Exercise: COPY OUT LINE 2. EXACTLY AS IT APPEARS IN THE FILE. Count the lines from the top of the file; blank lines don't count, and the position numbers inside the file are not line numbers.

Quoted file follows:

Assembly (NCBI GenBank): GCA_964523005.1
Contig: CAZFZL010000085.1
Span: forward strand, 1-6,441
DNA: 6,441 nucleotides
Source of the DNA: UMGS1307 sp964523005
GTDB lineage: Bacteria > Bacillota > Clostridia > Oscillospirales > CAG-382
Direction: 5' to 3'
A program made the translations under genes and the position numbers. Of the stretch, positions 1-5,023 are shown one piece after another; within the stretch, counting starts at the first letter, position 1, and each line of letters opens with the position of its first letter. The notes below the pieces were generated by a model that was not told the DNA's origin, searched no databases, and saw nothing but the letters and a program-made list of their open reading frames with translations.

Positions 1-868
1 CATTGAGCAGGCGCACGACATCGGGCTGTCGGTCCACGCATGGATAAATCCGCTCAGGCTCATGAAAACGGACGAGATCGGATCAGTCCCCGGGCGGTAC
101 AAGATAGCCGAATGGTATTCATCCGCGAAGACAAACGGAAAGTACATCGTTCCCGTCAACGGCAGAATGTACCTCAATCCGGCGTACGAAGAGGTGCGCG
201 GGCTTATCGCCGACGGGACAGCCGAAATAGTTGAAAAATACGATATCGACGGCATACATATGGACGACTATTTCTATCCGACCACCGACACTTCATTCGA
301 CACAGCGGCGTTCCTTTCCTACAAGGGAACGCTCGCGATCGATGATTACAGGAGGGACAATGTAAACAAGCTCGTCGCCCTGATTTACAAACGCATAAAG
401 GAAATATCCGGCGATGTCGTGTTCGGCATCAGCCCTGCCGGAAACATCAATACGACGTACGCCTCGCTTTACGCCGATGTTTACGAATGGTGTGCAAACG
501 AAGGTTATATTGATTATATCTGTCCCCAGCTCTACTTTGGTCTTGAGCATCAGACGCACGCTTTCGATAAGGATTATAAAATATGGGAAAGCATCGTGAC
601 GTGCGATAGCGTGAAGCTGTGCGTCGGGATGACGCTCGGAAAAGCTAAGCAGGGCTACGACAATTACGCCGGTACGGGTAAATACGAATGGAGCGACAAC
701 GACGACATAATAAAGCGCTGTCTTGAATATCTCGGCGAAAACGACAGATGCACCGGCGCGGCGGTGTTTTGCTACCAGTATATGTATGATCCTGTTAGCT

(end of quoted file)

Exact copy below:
Contig: CAZFZL010000085.1